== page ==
Pope Francis is talking social media, and praising the internet as a “gift from God.” However, he warns that obsession with being connected can isolate people from their friends and family.
The Pontiff made the comments on Thursday as part of a message about Catholic Church communications, analyzing the pros and cons of the digital era in relation to religion and human interactions with others of different faiths and backgrounds.
These latest comments will surely grab the attention of the most conservative members of the curia, as have other statements from Pope Francis.
As the modern man he appears to be, Pope Francis has a Twitter account — in several languages — which he uses often, sometimes multiple times per day to stay connected and share spiritual messages of faith and hope with his more than three-millions followers.
Like Mary, may we nurture the light born within us at Christmas. May we carry it everywhere in our daily lives.
— Pope Francis (@Pontifex) January 23, 2014
If we live the faith in our daily life, then our work too becomes a chance to spread the joy of being a Christian.
— Pope Francis (@Pontifex) January 21, 2014
But Pope Francis warns Catholics not to act like the bosses of everyone in this matter.
“To (have a) dialogue means to believe that the ‘other’ has something worthwhile to say, and to entertain his or her point of view and perspective. Engaging in dialogue does not mean renouncing our own ideas and traditions, but the pretense that they alone are valid and absolute.”
For non-Catholics, some of the teachings of the church can be confusing. Pope Francis’ predecessor, Pope Benedict XVI, emphasized that the Catholic Church holds the “fullness of the means of salvation,” which many interpret as Catholics being the only ones that have the key to salvation.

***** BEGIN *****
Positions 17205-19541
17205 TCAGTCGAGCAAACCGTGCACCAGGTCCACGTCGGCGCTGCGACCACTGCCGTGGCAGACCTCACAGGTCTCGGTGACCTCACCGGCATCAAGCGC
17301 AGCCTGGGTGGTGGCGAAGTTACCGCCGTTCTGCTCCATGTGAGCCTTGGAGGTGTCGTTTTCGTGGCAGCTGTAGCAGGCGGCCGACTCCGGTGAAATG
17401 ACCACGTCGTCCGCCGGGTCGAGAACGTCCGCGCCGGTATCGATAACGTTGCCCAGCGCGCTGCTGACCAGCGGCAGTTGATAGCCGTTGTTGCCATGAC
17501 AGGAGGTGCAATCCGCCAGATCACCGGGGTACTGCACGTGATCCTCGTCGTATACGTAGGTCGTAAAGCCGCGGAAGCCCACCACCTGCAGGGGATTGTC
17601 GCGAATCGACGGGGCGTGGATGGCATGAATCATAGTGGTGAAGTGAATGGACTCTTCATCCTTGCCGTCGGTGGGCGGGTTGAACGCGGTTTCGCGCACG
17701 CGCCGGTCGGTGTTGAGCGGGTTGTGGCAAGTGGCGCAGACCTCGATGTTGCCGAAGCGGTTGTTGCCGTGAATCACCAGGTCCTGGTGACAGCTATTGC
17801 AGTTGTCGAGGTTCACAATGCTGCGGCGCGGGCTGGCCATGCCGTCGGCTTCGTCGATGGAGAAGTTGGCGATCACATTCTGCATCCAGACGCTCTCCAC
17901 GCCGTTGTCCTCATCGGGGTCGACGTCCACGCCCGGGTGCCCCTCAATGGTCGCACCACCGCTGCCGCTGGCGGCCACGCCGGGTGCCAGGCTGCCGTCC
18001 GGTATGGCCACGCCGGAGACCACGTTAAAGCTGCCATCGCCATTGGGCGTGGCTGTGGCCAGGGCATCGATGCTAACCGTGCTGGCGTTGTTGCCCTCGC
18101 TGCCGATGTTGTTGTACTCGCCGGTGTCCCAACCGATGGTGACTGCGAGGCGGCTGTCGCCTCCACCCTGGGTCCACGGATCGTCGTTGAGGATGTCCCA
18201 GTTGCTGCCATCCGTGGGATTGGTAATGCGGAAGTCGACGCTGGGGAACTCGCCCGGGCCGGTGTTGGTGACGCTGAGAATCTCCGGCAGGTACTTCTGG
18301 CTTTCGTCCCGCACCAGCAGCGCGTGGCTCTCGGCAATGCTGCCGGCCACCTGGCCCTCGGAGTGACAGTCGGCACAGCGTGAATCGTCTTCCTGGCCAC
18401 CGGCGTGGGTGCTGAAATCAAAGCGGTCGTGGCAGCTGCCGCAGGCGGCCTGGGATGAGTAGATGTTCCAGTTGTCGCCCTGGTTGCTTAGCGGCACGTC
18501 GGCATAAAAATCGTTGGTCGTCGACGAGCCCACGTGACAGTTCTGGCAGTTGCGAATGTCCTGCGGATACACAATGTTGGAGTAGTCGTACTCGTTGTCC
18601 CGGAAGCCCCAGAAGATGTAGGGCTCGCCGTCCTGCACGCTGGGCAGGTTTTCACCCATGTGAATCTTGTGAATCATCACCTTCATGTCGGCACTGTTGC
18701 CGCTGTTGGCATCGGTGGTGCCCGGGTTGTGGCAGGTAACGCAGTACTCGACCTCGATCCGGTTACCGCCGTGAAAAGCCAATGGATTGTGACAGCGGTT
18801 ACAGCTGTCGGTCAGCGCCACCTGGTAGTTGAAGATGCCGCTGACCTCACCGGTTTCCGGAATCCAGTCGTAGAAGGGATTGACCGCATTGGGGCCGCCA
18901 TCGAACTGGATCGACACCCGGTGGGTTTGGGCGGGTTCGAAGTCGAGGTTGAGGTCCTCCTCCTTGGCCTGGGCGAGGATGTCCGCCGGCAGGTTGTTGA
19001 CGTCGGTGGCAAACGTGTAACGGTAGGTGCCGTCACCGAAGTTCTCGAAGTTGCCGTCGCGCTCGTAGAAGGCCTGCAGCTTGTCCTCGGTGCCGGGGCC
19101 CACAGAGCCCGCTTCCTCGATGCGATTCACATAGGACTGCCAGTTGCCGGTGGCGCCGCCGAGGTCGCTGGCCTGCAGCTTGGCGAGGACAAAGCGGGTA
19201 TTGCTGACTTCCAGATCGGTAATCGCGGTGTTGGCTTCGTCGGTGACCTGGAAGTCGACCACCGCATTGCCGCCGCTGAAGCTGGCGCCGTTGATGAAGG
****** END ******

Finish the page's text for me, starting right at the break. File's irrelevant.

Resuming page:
Church teaching also says that those who don’t know Jesus, but seek God, can also find eternal salvation, which can be interpreted as: if you are a good person, you can be saved.
Even though Pope Benedict was a strong supporter of inter-religious dialogue, Pope Francis has gone farther and in one candid comment during a homily said that even atheists can attain the kingdom of God, provided they do the right thing.
“This is something truly good, a gift from God,” Pope Francis wrote about the digital era of communications. But he warned: “The desire for digital connectivity can have the effect of isolating us from our neighbors, from those closest to us.”
He called for communications to be like “a balm which relieves pain and a fine wine which gladdens hearts” but he also advised against pounding others with Christian dogma.
“May the light we bring to others not be the result of cosmetics or special effects, but rather of our being loving and merciful neighbors to those wounded and left on the side of the road,” Pope Francis said.